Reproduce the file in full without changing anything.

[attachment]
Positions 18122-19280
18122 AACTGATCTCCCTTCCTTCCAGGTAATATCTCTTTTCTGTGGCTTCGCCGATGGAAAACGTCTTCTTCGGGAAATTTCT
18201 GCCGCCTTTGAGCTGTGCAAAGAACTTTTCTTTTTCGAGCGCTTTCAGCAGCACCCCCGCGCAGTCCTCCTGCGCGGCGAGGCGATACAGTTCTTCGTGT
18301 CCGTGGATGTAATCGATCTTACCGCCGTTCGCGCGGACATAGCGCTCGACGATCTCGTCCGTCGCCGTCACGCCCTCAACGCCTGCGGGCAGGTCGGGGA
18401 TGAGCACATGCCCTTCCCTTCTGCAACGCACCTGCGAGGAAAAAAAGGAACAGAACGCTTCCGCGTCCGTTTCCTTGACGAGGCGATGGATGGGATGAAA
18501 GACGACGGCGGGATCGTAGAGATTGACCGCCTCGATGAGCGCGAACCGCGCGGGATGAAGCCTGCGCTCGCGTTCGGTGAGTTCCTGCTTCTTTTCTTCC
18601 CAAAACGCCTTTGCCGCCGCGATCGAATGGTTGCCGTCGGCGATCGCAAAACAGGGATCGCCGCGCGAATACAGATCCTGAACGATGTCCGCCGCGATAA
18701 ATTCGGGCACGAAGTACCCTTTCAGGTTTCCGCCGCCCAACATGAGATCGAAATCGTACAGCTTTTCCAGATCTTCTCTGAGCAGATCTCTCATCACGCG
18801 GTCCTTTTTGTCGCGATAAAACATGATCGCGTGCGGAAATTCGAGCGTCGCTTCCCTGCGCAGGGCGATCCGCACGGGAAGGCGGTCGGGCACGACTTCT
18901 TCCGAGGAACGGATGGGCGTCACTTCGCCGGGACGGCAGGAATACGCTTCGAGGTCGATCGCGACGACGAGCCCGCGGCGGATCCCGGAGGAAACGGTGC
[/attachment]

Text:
Positions 18122-19280
18122 AACTGATCTCCCTTCCTTCCAGGTAATATCTCTTTTCTGTGGCTTCGCCGATGGAAAACGTCTTCTTCGGGAAATTTCT
18201 GCCGCCTTTGAGCTGTGCAAAGAACTTTTCTTTTTCGAGCGCTTTCAGCAGCACCCCCGCGCAGTCCTCCTGCGCGGCGAGGCGATACAGTTCTTCGTGT
18301 CCGTGGATGTAATCGATCTTACCGCCGTTCGCGCGGACATAGCGCTCGACGATCTCGTCCGTCGCCGTCACGCCCTCAACGCCTGCGGGCAGGTCGGGGA
18401 TGAGCACATGCCCTTCCCTTCTGCAACGCACCTGCGAGGAAAAAAAGGAACAGAACGCTTCCGCGTCCGTTTCCTTGACGAGGCGATGGATGGGATGAAA
18501 GACGACGGCGGGATCGTAGAGATTGACCGCCTCGATGAGCGCGAACCGCGCGGGATGAAGCCTGCGCTCGCGTTCGGTGAGTTCCTGCTTCTTTTCTTCC
18601 CAAAACGCCTTTGCCGCCGCGATCGAATGGTTGCCGTCGGCGATCGCAAAACAGGGATCGCCGCGCGAATACAGATCCTGAACGATGTCCGCCGCGATAA
18701 ATTCGGGCACGAAGTACCCTTTCAGGTTTCCGCCGCCCAACATGAGATCGAAATCGTACAGCTTTTCCAGATCTTCTCTGAGCAGATCTCTCATCACGCG
18801 GTCCTTTTTGTCGCGATAAAACATGATCGCGTGCGGAAATTCGAGCGTCGCTTCCCTGCGCAGGGCGATCCGCACGGGAAGGCGGTCGGGCACGACTTCT
18901 TCCGAGGAACGGATGGGCGTCACTTCGCCGGGACGGCAGGAATACGCTTCGAGGTCGATCGCGACGACGAGCCCGCGGCGGATCCCGGAGGAAACGGTGC